How vehicle tracking technology can be used to reduce CO2 emissions

by Mike Hemming, UK Catalytix Director, Masternaut

Managing a fleet of commercial vehicles is a juggling act. Driver welfare, fuel economy, customer satisfaction, asset utilisation, vehicle maintenance...

Fleet managers face a multitude of important issues every day. However, with the London Ultra Low Emission Zones (ULEZ) coming into effect next month, and many more Clean Air Zones (CAZ) coming, one of the biggest problems facing fleet managers today, is the impact of their vehicles on the environment.

Monitoring your CO2 emissions is the first step to reducing your environmental impact. It is critical to have an understanding of your CO2 outputs before you can start making positive changes within your fleet. Thousands of organisations are looking to vehicle tracking technology to support them in collecting this data.

To recognise fleet managers who are committed to this issue, Masternaut has released a free CO2 certification scheme for all customers that is verified by the Energy Saving Trust. Telematics technology is used to measure mileage and CO2 emissions accurately from each vehicle. Rewards are then allocated to each customer based on either:

  • Improvement year-over-year
  • Better emissions than the benchmark across all Masternaut fleets (by fleet makeup)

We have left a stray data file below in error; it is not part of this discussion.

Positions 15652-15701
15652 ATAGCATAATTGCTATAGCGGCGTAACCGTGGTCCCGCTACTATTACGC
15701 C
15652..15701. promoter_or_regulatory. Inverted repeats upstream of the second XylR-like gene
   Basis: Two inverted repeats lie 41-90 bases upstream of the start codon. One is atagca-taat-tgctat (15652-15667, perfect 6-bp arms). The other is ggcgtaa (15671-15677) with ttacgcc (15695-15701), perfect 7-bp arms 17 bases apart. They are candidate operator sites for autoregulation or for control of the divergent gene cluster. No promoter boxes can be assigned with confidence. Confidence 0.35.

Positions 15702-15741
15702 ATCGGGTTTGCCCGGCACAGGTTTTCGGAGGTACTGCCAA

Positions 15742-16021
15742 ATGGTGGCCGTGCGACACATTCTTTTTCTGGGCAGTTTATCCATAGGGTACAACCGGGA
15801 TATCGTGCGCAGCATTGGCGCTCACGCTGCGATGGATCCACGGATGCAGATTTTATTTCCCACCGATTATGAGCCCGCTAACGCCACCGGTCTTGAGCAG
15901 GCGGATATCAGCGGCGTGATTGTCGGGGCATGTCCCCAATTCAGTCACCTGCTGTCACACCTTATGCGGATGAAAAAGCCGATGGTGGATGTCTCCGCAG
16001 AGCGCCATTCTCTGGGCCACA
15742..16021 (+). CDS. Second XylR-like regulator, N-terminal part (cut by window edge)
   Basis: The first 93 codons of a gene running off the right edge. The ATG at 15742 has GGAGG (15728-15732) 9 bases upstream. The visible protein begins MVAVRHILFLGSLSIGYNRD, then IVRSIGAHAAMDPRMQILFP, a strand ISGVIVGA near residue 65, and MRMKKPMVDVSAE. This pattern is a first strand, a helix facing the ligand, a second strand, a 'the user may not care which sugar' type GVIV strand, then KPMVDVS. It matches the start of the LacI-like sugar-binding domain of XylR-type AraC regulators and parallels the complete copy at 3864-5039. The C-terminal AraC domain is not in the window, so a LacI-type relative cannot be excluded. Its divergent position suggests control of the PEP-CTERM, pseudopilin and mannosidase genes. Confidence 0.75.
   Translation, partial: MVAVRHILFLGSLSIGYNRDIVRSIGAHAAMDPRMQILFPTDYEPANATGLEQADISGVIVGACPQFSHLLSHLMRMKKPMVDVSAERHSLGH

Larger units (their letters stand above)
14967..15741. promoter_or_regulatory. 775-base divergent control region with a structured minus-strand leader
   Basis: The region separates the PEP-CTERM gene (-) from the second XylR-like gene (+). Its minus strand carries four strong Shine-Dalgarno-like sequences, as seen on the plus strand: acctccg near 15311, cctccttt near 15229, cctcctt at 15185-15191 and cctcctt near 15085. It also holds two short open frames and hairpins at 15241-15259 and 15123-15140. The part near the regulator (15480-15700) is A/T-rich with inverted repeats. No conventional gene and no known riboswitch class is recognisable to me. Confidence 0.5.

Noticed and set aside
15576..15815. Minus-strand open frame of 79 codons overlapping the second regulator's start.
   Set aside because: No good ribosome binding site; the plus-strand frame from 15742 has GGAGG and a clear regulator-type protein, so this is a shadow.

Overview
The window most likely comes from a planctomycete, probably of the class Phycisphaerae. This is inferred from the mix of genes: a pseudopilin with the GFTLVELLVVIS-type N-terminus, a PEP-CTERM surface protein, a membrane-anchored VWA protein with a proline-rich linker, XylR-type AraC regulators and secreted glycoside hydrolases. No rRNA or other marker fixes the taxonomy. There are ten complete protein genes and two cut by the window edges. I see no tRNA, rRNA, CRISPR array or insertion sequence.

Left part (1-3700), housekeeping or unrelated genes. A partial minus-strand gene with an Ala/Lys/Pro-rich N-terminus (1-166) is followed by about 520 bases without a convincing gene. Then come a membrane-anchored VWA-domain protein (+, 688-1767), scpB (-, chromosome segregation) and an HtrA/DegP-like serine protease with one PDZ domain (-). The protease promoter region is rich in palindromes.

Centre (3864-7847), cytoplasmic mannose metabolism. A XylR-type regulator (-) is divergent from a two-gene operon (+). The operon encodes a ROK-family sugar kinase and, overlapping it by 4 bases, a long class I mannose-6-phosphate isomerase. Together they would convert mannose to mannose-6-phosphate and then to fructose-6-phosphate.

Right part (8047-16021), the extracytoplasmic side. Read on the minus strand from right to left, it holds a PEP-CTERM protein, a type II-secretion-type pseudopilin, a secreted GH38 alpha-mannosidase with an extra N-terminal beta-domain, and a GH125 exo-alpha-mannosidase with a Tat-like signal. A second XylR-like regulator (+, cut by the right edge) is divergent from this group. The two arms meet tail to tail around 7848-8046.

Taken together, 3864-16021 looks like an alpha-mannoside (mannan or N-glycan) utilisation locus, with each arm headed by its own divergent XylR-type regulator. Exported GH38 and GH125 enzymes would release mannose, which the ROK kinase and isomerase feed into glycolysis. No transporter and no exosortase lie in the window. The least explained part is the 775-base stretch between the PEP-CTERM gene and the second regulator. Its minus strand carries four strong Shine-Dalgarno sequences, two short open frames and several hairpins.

Telematics devices such as Masternaut’s in-cab coaching device can also be employed to make drivers more aware of any wasteful activity on the road, such as over-revving, harsh braking and unnecessary idling.

Companies, such as GRAHAM, are a great example of how vehicle tracking technology can be used to combat rising emissions and demonstrate a commitment to a greener world.

Within the first four months of monitoring driving behaviour, GRAHAM Construction was able to reduce fuel waste by 11%. Business Manager Karl Teggarty spoke about the impact this has had on GRAHAM’s fuel usage, saying: “We believe 6% of this was down to quick wins such as eradicating unwarranted idling and encouraging drivers to make more efficient route choices.”

A 2018 study on the impact of immediate feedback on driving behaviour demonstrated a significant reduction in idling between drivers receiving instant feedback, versus those who received no feedback.

Naturally, fuel usage is directly linked to the route that a vehicle takes during a working day. By using vehicle tracking technology in conjunction with live traffic feeds to select shorter or more efficient routes, fleet managers can reduce the time drivers spend and/or idle between stops. This not only reduces fuel consumption but also carries with it the added benefit of better customer satisfaction.

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